This study was performed on 61 patients with hepatosplenic schistosomiasis, 36 men and 25 women. The age of the patients varied from 18 to 65 (42 ± 11) years. Regarding the skin color, 17 were caucasian, 30 light-skinned black, and 14 dark-skinned black. All of the patients, upon undergoing a physical exam, presented hepatosplenomegaly. Patients with any other clinically manifested disease or who were undergoing complementary exams were excluded. All patients were advised as regards the purpose of this research and only those who agreed to the terms of the study and who signed the Free and Informed Consent Form were included.

For the hemogram dose, 4 ml of peripheral venous blood was collected, aimed at quantifying the erythrocyte, leukocyte, and thrombocyte series. The collection was conducted by a vacuum blood collection system in EDTA tubes. The samples were processed in a specific automation device, by electric impedance and flow cytometry (Cell Dyn 3000® System, Abbott Diagnostics Division, Mountain View, California, USA), and the results were manually confirmed by a hematoscopy exam, performed by a Clinical Pathologist.

Anemia was considered when hemoglobin was less than 13.0 g/dl in men and 12.0 g/dl in women. Thrombocytopenia was classified as serum platelets of less than 150.000/mm3. Leukopenia was considered when total serum leukocyte values were below 4.000/mm314.

All of the patients were submitted to a bidimensional ultrasound study15. The exams were conducted by a single ultrasound technician, following the same evaluation standard for the spleen and other abdominal organs, including the portal system. The size of the spleen was defined by measuring its craniocaudal length16. The size of the spleen was correlated with the values of the hematological exams.

The statistical tests were carried out using the Statistical Package for Social Sciences (SPSS) version 12.0 for Windows® (SPSS Incorporation, Chicago, Illinois, USA, 2005). Spearman’s correlation coefficient was used to compare the size of the longitudinal axis of the spleen with the hematological parameters17. The significance level was set at p < 0.05 corresponding 95% CI.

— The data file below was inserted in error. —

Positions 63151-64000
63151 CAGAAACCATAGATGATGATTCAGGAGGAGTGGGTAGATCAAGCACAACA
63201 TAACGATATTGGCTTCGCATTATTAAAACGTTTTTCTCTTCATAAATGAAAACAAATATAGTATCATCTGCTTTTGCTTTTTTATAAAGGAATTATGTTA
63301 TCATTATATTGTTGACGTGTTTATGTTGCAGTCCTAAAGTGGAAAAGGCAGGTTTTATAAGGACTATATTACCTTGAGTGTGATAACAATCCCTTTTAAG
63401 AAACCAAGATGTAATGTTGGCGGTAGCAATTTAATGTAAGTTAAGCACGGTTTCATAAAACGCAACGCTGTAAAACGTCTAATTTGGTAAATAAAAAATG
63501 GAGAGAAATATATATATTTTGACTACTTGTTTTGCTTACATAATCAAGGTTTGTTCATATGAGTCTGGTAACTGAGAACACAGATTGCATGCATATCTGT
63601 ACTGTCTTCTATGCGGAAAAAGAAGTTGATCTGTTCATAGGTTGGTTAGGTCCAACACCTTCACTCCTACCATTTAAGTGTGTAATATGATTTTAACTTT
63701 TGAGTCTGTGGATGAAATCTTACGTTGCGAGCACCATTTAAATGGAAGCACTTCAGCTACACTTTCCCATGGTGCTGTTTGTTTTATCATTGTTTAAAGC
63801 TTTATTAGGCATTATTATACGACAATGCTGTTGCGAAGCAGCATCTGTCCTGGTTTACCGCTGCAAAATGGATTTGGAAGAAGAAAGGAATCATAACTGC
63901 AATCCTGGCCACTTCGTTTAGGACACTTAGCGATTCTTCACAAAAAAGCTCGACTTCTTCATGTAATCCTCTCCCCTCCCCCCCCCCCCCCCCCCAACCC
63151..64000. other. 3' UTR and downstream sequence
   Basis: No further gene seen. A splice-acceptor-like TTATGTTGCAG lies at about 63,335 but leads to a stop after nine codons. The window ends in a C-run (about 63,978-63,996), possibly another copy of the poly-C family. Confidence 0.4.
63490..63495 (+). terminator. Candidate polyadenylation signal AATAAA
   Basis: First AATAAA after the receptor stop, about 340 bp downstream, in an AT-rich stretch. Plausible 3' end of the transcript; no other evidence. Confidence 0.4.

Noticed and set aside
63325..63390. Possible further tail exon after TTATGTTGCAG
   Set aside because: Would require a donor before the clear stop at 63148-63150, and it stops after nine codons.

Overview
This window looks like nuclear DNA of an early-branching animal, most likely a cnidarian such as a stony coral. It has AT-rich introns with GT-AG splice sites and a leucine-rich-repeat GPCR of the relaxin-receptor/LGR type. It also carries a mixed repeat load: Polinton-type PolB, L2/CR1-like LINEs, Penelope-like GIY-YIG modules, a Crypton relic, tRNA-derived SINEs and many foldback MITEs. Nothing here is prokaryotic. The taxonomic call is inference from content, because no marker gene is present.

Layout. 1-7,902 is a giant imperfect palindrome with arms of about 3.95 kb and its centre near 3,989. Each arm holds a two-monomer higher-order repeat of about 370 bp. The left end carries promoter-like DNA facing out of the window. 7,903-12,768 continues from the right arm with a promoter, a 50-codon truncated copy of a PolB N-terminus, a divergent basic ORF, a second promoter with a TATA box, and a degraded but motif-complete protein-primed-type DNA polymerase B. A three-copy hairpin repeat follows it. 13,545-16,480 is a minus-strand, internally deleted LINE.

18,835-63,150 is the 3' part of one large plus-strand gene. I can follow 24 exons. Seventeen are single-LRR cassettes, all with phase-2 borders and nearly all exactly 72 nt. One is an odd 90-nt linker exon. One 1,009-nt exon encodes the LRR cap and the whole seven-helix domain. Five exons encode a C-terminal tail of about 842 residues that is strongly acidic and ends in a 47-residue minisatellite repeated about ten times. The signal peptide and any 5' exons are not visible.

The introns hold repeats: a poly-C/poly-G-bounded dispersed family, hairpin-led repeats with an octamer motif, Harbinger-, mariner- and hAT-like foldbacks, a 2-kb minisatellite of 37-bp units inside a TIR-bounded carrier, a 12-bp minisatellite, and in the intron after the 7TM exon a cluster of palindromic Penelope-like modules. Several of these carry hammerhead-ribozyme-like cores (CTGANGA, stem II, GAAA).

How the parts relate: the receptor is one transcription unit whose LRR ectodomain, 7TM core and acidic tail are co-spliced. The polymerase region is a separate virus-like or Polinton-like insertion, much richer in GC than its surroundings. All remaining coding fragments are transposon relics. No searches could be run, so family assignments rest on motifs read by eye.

Data referent to age, weight, height, and body mass index (BMI) of the 61 patients are presented in Table 1.

Table 1 Charcteristics of 61 patients with splenomegaly caused by Schistosomiasis mansoni. 

Characteristics Results
M ± SDM Minimum Maximum
Age (years) 42 ± 11 18 65
Weight (kg) 62.4 ± 12.2 42 94
Height (cm) 162.9 ± 9.3 144 183
BMI (kg/m2) 24.2 ± 3.5 18.6 32.3

Mean ± standard deviation of mean (M ± SDM); BMI = Body Mass Index.

Table 2 presents the sizes of the spleens measured by ultrasound and the evaluated hematological results.

Table 2 Hematological exams and craniocaudal length of the spleen of 61 patients with splenomegaly caused by Schistosomiasis mansoni. 

Parameters Results M ± SDM Minimum Maximum Reference Intervals
Red blood cells (106/mm3) 4.24 ± 0.60 2.76 5.40 4.5 - 5.5 (M) 3.8 - 5.4 (F)
Hemoglobin (g/dL) 11.2 ± 2.10 7.2 16.0 13.0 - 17.5 (M) 12.0 - 16.0 (F)
Hematocrit (%) 34.4 ± 5.10 25.0 47.3 40 - 50 (M) 36 - 46 (F)
Total leukocytes (cels/mm3) 2.710 ± 1.348 900 7.600 4.000 - 11.000
Platelets (cels/mm3) 55.918 ± 33.253 15.000 167.000 150.000 - 450.000
Craniocaudal length of spleen (cm) 19.9 ± 3.7 14.0 28.4 8 - 12

Mean ± standard deviation of mean (M ± SDM); M = Male, F = Female.

At the ultrasound exam, no patient presented parenchymal alterations of cirrhosis, tumor, or thrombosis of the main veins of the portal system, which would serve as a reason to exclude the patient from this study. Splenomegaly was confirmed in all patients, whose measurements of the craniocaudal length varied between 14 and 28.4 (19.9 ± 3.7) cm.

Regarding the hematological results, the thrombocytopenia was the most common alteration, which was observed in 58 (95%) patients. Leukopenia and anemia were observed in 55 (90%) and in 32 (52.4%) of the cases, respectively.

The correlations between the size of the spleen and the hematological parameters are presented in Table 3.

Table 3 Correlation between splenomegaly and results from hematological exams from 61 patients with splenomegaly caused by Schistosomiasis mansoni. 

Parameters Splenomegaly (n = 61)
Spearman Coefficient (r) Significance level (p)
Red blood cells 0.164 0.208
Hemoglobin 0.088 0.498
Hematocrit 0.091 0.485
Total leukocytes -0.295 0.021
Platelets -0.150 0.247

Proportionality was observed between leukopenia and the splenic dimensions, larger spleens were accompanied by proportionally more intense leukopenia (p = 0.021). In the other evaluated hematological parameters, no difference or proportionality was found. No difference between the sexes nor between the patients with different skin colors. No alterations stemming from patient age and BMI were found.